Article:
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Halloween Kills is 'about how fear spreads virally,' says director David Gordon Green
Yesterday, Universal announced that it would be pushing off Halloween Kills to next October. Not wanting to leave fans empty-handed, the studio dropped a 30-second piece of teaser footage that sets the stage for Michael Myers' return in the hotly anticipated horror sequel.
In addition, director David Gordon Green and producer John Carpenter released a joint statement explaining the postponement decision (one derived from the evolving pandemic situation) and confirming the return of "legacy characters" such as Tommy Doyle and Nurse Marion Chambers. Thanks to a new Empire Magazine interview conducted with Green and his co-screenwriter Danny McBride, we now know that these familiar faces won't just be included for vapid fan service.
"It takes place the same night, picking up where the last movie ended," McBride explained. "Events in the film bring together a lot of characters who were in the 1978 film who we didn't see last time. They gather to try, once and for all, to take down Michael, to stop this madman."
"The [2018 movie] was more about Laurie's life of isolation after Michael and her attempts at revenge," Green continued. "It was personal. This is more about the unraveling of a community into chaos. It's about how fear spreads virally."
That's certainly a theme we can all relate to in the modern day.
Fortunately, they were able to consult with John Carpenter (returning as composer), who faced similar creative challenges on 1981's Halloween II, which also picks up right where its predecessor left off. Wanting to turn the franchise into an anthology, he was forced to bring Michael back for another round when the first film exploded into a cultural phenomenon. Suffering from a bout of writer's block, he famously came up with the twist of Michael being Laurie Strode's brother.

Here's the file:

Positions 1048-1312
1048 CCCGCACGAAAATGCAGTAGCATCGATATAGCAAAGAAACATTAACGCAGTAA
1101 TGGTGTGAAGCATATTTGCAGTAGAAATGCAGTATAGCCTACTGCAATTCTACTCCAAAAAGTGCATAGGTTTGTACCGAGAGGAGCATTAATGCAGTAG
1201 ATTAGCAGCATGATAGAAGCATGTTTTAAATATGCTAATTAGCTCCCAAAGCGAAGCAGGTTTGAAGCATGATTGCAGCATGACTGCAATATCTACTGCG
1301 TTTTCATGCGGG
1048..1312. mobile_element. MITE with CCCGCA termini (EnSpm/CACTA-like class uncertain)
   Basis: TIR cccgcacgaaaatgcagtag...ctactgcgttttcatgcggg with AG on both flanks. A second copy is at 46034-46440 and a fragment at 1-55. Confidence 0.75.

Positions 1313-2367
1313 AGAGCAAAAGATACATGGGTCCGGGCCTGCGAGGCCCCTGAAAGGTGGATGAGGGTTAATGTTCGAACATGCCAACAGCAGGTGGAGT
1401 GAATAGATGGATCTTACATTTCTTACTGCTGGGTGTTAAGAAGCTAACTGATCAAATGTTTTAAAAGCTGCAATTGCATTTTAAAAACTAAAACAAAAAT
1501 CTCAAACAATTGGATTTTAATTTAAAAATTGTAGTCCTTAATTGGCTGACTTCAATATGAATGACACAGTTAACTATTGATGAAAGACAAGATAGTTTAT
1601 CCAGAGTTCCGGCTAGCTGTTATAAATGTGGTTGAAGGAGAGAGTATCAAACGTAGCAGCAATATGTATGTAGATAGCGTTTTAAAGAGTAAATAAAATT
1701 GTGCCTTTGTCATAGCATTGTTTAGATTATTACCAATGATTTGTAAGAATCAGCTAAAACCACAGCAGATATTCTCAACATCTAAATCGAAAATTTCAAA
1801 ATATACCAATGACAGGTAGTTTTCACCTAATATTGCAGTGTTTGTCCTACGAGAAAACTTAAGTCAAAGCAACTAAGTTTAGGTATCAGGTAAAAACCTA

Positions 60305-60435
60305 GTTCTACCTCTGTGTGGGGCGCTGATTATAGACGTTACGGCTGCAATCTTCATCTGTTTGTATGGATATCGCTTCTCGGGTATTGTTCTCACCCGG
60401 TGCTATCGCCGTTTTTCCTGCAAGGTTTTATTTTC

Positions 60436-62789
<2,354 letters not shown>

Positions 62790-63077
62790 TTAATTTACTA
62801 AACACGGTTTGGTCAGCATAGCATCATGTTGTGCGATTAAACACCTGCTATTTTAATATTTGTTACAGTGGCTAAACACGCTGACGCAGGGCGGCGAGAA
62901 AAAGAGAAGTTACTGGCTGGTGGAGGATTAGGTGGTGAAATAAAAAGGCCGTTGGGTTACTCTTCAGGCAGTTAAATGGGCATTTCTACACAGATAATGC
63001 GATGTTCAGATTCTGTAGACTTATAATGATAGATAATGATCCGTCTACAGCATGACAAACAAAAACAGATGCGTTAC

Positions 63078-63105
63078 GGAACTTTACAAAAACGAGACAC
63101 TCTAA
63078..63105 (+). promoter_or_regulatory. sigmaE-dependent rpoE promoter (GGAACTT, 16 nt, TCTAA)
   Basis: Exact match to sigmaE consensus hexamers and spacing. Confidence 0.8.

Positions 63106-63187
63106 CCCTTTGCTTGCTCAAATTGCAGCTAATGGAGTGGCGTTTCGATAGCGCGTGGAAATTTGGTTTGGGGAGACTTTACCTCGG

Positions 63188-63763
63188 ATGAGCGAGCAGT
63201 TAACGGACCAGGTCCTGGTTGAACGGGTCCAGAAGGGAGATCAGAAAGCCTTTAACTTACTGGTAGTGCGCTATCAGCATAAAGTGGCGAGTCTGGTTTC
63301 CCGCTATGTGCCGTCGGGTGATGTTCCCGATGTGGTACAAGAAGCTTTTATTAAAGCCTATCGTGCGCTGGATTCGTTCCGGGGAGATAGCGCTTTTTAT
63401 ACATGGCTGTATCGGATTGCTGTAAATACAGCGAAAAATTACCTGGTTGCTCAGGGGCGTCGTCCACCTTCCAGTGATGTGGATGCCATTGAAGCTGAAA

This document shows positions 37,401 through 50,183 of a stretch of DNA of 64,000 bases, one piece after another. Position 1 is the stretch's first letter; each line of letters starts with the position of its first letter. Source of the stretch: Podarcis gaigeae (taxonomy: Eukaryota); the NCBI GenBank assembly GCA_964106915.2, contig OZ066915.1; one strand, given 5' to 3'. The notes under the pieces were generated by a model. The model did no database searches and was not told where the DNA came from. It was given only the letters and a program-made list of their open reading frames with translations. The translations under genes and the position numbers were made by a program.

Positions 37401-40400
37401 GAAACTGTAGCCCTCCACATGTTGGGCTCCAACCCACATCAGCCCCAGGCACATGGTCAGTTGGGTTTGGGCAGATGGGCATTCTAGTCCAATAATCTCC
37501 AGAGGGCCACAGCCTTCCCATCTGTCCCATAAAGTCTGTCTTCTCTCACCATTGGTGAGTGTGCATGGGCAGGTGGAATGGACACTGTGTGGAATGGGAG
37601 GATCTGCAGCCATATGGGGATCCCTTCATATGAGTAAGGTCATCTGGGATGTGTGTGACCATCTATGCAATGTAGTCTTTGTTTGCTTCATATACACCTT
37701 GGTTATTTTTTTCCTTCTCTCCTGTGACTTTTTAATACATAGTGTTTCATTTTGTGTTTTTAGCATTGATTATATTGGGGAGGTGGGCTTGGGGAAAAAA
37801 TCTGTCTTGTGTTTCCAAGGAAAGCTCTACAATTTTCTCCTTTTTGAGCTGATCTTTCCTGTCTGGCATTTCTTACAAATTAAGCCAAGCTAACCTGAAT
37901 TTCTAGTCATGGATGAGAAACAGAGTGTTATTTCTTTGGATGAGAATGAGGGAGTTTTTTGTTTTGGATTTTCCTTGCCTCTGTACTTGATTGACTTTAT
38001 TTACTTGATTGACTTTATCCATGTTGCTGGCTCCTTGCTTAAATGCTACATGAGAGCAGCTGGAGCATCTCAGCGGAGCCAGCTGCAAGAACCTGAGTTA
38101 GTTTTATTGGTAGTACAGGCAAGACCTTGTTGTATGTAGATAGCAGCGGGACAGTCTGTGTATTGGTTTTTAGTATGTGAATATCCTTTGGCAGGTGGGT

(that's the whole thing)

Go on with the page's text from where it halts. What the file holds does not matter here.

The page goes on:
"He'd asked himself the same questions we've been asking ourselves: 'How do you continue this, but make it satisfying and different?'" Green said, adding that he'd send Carpenter certain scenes and get feedback over Skype. "He would jump, laugh, and sometimes give a thumbs-up."
Written alongside Scott Teems, Halloween Kills is now slated to hit theaters Oct. 15, 2021. A threequel, Halloween Ends, is scheduled to premiere Oct. 14, 2022. Per the director, it'll mark a definitive end to the new series.
"The name 'Halloween Ends' is meant to bring some finality," he said. "From our creative standpoint, we wanted people to know that this is a contained trilogy and that after three, we'll be moving on. We're trying to make it a satisfying close to the story we set out to tell."